I grew up a country girl. A half mile separated our house from the closest neighbor, whom we could only see across the slough during the winter months when the trees were bare. I remember after a snow day how many of my "town" friends would talk about how they went sledding or skating.

For me, a snow day meant we didn't leave, because we simply could not. Summer evenings were spent the same as my days, hanging out at home trying to pass time until my next sacred trip into town. Life was pretty simple.

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My husband and I tried living in the country with the kids. A beautiful rambler on an acre lot adjacent to farmland, just a few miles out of town. We had two decks, a treehouse and wild raspberries growing in the back. An acre doesn't sound like much, but with all the trees it took three hours to mow the lawn, on a rider. Snow days were similar to when I grew up, family time. In fact, I'll never forget when the interstate closed and our road didn't get plowed out for two days. I told the kids they were not allowed to run, jump, use scissors or eat grapes. The last thing we wanted was an emergency.

It was peaceful out there, when we weren't hustling to get yard work done or planning for our next "trip to town."

My most favorite thing to do was drink coffee and look out into the back, nothing but a field.

I did have a few nightmares thanks to some scary movies involving corn fields, luckily most years they planted beans.

After our kids became more involved in sports and the trips back and forth became cumbersome, we started to consider moving back into town. That was a tough decision for me. Except for when I was in college, I had never lived in town and swore my kids would grow up like I had. But once our third child was on the way, I knew it was time.

As I write this I'm sitting in my driveway as my youngest rides his trike up and down the sidewalk. The neighbor next door is checking her mail. I hear the sounds of the busy street just a few blocks away, and if history proves itself, the hospital helicopter will fly over sometime in the next hour.

I see a few birds hopping from tree to tree and I wonder what they are doing here in town. Do they feel there are conveniences in the city that make it worth living here as well? Just a short flight away and they'd be living in a much more serene environment. Maybe they sacrifice the peaceful country as a tradeoff for less wild predators in town. And the rabbits. Can we talk about the rabbits? What are they doing here and why in the world would they want to play "chicken" all day with oncoming traffic?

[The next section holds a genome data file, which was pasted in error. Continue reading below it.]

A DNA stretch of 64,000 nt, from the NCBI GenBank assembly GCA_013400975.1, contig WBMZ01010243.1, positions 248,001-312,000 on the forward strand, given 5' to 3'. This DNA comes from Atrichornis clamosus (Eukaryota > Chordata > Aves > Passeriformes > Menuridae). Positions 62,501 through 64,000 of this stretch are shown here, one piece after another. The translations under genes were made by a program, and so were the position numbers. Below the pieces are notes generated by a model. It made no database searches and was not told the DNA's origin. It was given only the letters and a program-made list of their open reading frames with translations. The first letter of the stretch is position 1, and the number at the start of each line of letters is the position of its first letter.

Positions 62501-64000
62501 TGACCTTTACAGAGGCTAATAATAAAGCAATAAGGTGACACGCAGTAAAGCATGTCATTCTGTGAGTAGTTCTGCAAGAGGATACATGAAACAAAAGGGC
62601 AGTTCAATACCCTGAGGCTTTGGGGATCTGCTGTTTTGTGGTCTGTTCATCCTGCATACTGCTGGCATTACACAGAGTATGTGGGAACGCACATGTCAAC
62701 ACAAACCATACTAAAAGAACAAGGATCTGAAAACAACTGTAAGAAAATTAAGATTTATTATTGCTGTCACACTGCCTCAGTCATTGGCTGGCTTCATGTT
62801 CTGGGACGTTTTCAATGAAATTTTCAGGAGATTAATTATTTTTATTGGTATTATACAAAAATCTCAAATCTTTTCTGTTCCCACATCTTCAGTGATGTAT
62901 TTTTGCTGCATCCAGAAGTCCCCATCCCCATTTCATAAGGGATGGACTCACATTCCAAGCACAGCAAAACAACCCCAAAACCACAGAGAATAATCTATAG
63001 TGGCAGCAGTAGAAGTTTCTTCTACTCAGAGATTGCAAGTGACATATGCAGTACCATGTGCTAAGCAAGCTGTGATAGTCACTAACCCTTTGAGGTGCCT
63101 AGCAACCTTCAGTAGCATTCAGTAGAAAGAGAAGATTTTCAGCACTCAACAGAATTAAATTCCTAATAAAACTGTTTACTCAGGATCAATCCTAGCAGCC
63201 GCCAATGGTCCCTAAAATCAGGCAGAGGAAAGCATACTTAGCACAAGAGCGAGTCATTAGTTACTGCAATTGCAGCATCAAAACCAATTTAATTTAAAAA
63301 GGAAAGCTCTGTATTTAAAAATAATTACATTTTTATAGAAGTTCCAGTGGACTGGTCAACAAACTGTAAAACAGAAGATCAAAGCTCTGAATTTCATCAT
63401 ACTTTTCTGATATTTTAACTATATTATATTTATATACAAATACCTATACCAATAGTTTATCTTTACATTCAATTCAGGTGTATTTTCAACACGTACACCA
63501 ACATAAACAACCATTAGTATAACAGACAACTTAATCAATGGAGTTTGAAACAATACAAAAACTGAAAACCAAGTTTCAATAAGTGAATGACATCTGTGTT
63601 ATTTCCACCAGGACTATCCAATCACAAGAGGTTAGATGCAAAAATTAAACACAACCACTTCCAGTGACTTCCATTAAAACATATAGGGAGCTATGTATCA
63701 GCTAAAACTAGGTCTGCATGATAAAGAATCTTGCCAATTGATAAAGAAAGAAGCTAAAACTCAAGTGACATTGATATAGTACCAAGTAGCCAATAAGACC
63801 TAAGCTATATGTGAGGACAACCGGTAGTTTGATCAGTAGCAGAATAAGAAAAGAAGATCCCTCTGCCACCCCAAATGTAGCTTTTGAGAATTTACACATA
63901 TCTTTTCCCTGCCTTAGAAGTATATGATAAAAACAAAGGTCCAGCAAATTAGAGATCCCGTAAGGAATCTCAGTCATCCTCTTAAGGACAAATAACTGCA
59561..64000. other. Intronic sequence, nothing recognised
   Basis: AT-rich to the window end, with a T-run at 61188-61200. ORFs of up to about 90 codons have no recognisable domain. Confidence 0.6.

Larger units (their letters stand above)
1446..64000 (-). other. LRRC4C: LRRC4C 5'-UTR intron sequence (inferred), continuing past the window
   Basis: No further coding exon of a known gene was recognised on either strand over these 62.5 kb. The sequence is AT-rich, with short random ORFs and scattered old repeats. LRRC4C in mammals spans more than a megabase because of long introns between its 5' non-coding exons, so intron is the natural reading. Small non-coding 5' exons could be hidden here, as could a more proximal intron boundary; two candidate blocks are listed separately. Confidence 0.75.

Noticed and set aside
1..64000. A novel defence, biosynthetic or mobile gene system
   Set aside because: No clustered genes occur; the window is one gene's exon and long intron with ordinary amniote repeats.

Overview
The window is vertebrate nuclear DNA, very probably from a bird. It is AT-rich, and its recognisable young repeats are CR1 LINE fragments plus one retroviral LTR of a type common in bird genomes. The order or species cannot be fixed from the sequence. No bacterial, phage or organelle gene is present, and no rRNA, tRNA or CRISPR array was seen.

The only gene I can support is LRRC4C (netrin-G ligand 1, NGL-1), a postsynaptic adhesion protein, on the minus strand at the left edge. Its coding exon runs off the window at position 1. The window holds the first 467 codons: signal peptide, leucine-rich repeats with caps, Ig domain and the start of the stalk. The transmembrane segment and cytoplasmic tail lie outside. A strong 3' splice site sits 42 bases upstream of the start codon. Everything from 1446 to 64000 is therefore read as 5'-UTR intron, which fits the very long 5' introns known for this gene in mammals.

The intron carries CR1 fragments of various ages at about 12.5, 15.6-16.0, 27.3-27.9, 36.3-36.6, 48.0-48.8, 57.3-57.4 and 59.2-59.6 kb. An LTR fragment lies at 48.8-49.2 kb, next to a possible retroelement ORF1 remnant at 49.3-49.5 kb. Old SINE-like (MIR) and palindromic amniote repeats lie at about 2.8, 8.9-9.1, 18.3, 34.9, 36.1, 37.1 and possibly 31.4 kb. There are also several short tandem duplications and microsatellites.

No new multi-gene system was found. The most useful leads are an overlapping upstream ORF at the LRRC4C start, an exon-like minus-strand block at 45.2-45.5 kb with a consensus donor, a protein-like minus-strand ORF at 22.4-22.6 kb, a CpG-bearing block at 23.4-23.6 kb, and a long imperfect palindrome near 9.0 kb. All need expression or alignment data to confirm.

Doesn't it make more sense for them to be out in the wild? Yet, in the wild they would have coyotes to worry about. Or, bored country boys with bb guns shooting at them. Our oldest sure misses his daily hunting excursions in the country where anything and everything was his target.

But, now my kids are city kids. Sure we live in a quiet cul de sac, but I can still see what my neighbor is watching on TV in his garage. Most stores are no more than two stoplights away and I can get to all three of the kids' schools and our office in less than 5 minutes. With our busy lifestyle, these conveniences are a luxury to me, most of the time.

As I look up I see the clouds. The same clouds that pass over the country, and the city. In random patterns and designs they are constantly changing, moving, morphing. Kind of like people I guess.

Kind of like this country girl, now living in the center of the city. Happy to be where I am, but always curious as to what the next change will bring.